Exiting this shadowy interlude, you emerge into the Rynek half-blinded by the sun – and it’s really quite a sight. Fringed by attractive tenements that once belonged to such figures as the Renaissance composer Mikołaj Gomółka (a.k.a. the King’s flutist and trumpeter) and Łazarczyk the Brewer, these alone make for a good photo op. Principally though, it’s the town hall that steals the show.
Built in the wake of a Lithuanian raid in 1349, its position in the centre of the square makes it the focal point of everything. Built from red brick, and with a white clock tower slapped on its side, it’s as stunning to look at in the summer’s morning haze as it is when illuminated at night.
The modest size of Sandomierz makes it extremely digestible, and having ticked off the Rynek its natural to find yourself ambling to a castle which, after the correct amount of hallucinogens, could easily be mistaken for a miniature Wawel.
Used by the Austrians as a prison for over a century, its exhibitions are of particular value if you enjoy poring over scrolls and silverware and Ducal portraits – for those less culturally inclined, visit if nothing else than for the views of the river.
For many Poles, however, Sandomierz is inexorably linked with Ojciec Mateusz, a fictional TV detective juggling the dual duties of a Catholic priest and a genius sleuth. That the show is set here is no coincidence, for this is a town festooned with ecclesiastical glories.
For example, a 14th century cathedral whose most notable feature is a series of 18th century paintings depicting martyrs being martyred in ingeniously gruesome ways. Allegedly the oldest brick basilica in Poland, Kościół Św. Jakuba is another highlight with points of interest being the saved bones of friars massacred by the Tartars.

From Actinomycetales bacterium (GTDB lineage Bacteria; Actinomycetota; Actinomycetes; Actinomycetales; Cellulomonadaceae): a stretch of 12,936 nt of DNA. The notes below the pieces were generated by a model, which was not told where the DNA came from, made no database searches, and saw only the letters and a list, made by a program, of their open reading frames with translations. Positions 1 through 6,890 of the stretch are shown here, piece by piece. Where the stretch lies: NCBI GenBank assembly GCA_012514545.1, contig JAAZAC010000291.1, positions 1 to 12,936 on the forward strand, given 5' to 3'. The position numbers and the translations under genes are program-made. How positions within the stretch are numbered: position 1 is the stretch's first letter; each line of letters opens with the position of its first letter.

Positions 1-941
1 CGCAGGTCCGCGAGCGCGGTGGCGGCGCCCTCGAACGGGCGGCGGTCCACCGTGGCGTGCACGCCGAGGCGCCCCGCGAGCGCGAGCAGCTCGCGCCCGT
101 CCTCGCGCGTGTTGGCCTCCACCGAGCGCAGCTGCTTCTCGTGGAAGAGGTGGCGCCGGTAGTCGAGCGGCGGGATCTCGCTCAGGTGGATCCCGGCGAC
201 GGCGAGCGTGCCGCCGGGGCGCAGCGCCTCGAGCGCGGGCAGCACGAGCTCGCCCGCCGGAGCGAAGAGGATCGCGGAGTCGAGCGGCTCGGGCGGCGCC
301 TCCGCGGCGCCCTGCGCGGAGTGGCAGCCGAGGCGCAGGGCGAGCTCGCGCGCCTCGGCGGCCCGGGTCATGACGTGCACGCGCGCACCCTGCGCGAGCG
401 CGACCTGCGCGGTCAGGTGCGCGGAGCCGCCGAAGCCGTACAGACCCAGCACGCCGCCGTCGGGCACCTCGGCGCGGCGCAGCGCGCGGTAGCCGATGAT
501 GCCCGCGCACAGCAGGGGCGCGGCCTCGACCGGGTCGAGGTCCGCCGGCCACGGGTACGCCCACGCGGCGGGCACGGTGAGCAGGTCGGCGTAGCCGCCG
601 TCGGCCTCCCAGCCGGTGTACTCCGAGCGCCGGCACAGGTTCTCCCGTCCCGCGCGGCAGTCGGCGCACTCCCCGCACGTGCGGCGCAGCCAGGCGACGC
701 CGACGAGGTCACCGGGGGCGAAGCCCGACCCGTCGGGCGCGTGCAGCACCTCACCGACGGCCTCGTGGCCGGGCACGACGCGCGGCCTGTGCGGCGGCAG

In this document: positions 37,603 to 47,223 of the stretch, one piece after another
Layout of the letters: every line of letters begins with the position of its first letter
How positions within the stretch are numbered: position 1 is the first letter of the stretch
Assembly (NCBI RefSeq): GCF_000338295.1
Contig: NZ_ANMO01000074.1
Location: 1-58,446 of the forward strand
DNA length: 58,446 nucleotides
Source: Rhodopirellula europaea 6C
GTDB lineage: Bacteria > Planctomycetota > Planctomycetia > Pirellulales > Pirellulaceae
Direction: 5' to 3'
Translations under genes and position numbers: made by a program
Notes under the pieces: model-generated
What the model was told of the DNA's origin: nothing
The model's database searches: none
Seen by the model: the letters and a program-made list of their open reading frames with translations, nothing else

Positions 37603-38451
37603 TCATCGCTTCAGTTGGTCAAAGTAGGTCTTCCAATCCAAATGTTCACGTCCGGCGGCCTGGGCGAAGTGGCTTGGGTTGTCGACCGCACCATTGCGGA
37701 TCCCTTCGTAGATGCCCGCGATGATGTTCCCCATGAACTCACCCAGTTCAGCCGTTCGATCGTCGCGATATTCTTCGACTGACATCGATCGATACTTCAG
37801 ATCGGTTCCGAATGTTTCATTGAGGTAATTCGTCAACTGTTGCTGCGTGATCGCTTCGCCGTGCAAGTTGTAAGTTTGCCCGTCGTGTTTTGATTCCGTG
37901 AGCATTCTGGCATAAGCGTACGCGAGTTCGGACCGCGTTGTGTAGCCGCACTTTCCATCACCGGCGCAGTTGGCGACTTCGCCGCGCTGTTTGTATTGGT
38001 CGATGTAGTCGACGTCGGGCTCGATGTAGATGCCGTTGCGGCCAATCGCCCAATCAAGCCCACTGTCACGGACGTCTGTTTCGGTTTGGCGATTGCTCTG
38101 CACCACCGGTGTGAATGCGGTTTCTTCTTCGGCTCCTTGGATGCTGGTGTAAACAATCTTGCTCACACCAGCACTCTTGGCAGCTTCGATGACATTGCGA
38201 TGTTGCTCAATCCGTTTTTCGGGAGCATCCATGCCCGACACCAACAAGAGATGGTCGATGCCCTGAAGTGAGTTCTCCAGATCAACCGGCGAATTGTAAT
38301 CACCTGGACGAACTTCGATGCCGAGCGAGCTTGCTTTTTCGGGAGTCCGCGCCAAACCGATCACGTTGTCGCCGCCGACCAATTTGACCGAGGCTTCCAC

This sense of Olde World history follows you relentlessly, and the modest tourist numbers make it all the easier to tune into the past. Come dusk, walk up the Needle’s Eye, a tight, narrow stairwell through which late arrivals to town were once ushered up after the other gates had been bolted. Doing so, you feel yourself treading in the footsteps of sneaky vagabonds and medieval brigands.
And talking of following in someone else’s footsteps, you can follow in Queen Jadwiga’s by exploring a trail she was once fond of using. Fittingly known as Queen Jadwiga’s Ravine, it’s a remarkable forest path carved into the earth by centuries of rainwater.
With the gnarled trees forming a green ceiling overhead, and the earth embankments on each side reaching ten-metres in height, it’s a fairy tale experience that can feel out-of-body: almost like waking up inside a story by the Brothers Grimm. Stunning? Yes it is.
But what point is there in all of this if you return to a hotel that sucks the joy out of life? That’s not a problem in Sandomierz, least not if you’ve booked into the boutique Widnokrąg. Offering the kind of design-forward luxury that the city has long lacked, find a small selection of rooms that emphasize Poland’s lifestyle revolution.
Beautifully appointed, finish the day in the restaurant by taking an unexpected foxtrot through the wines of the region and the local tinctures. A microcosm of Sandomierz itself, disappointments are unheard of.